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Rhubarb Cinnamon Torte / Cake / Whatever

If you were to leaf through the contents of my cookbook stand, chances are you would find this recipe for rhubarb cinnamon torte on a little piece of card, handwritten by my mother. Mum got the recipe from Big Sis #1 and I have no idea where she got it from. Resident Sis, meanwhile, is in the habit of making it whenever there is rhubarb about and it’s always a good day when she does.

Now, as to the name, a torte [1] is not actually a high-falutin’ name for a tart but, rather, a cake of central European origin involving many eggs and usually ground nuts. So I guess that this is indeed a sort of a torte. Or a cake. Or just something nice to have with a cup of tea. Whatever.

A note on the mixing method: The original instructions simply say to mix all of the ingredients (except the rhubarb) together, ’til it forms a ball. They don’t elaborate on any particular method of mixing. Sis says she has used the creaming method, creaming the butter and sugar, then adding the wet and dry ingredients, though last time she says that she just melted the butter, added wet ingredients to dry and the results were entirely lovely. That’s the method I’ve tried myself and included here.

Rhubarb cinnamon torte

You’ll need:
  • 170g butter
  • 170g ground almonds
  • 170g caster sugar
  • 170g self-raising flour
  • 1 tsp cinnamon
  • 1 egg plus 1 egg yolk
  • 390g rhubarb, cut into small chunks
  • icing sugar, for dusting (optional)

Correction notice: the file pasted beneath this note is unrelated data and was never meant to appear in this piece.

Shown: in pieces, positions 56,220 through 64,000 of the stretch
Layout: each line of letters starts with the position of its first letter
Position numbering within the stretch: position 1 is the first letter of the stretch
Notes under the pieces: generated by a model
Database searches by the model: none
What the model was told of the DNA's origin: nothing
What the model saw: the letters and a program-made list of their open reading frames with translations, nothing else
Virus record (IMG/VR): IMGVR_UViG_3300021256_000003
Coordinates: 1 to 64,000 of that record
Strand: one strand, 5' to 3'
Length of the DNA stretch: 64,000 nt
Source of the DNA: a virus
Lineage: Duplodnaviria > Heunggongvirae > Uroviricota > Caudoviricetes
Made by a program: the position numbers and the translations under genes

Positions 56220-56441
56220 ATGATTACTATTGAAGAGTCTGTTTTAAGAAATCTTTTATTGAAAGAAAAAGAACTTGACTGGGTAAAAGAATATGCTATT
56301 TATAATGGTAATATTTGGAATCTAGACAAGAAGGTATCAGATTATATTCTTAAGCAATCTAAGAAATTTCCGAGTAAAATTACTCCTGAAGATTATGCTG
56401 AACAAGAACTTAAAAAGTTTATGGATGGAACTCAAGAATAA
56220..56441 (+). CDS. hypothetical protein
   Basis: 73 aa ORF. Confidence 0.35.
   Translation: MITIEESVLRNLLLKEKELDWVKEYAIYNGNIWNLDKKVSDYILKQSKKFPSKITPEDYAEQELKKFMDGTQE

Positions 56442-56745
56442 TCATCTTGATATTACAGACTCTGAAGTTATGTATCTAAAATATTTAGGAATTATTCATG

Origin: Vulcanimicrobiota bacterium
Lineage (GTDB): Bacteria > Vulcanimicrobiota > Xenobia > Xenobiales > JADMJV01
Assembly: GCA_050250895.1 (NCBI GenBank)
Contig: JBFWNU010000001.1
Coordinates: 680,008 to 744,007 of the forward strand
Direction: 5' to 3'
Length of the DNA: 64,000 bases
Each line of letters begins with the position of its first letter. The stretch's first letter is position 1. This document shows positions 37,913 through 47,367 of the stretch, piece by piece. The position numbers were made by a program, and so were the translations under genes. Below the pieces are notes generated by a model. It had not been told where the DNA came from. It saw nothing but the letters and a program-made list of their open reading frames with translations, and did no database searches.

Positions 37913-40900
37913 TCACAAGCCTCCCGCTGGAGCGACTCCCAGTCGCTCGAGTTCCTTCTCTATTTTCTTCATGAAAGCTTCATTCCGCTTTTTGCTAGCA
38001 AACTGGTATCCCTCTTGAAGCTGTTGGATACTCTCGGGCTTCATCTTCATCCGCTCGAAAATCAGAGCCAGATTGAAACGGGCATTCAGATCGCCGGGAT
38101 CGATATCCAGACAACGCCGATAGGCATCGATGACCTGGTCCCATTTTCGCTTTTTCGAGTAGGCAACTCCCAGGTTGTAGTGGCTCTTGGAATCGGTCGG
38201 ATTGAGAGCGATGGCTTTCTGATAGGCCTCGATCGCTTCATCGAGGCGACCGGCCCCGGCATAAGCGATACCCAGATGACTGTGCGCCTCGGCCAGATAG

You’ll also need:
  • 20cm round, loose-bottomed tin – mine is about 3cm deep. The tin should be greased and the base lined with greaseproof paper or baking parchment.
The Steps:
  • Preheat the oven to 180C.
  • Melt the butter over a gentle heat
  • In a small bowl, beat together the egg and egg yolk.
  • In a large bowl, whisk together the flour, cinnamon, ground almonds and sugar. Add a pinch of salt if the butter you’re using is unsalted.
  • Pour in the melted butter and mix to combine, then pour in the beaten egg and mix together to form a ball.
  • Using half of this mixture, cover the base of the tin and spread the mixture just slightly up the sides. Press down with a spoon, making a smooth layer, with no gaps.
  • Now pile the rhubarb on top, just away from the edge of the tin (and, yes, it will look like there is rather a lot of rhubarb).
  • Spread the rest of the cake mixture on top of the rhubarb – don’t worry if there are some lumps poking through the top.
  • Bake for around 1 hour, until well browned. Cool for at least 10 minutes in the tin, then carefully slide onto a plate and (if you like) dust with icing sugar
  • This is a very moist cake, lovely sliced and served with some yoghurt or a big blob of crème fraîche.
The Variations:
  • The cake is very moist and rhubarby – if you prefer a little more cake and a little less rhubarb, you can go ahead and reduce the amount of rhubarb used by about a third or so.
  • I rather fancy trying this with ground hazelnuts in place of the ground almonds.
The Results:
  • Technically, this constitutes dessert for about 8 people. That assumes that you’re happy to share it with 7 other people though.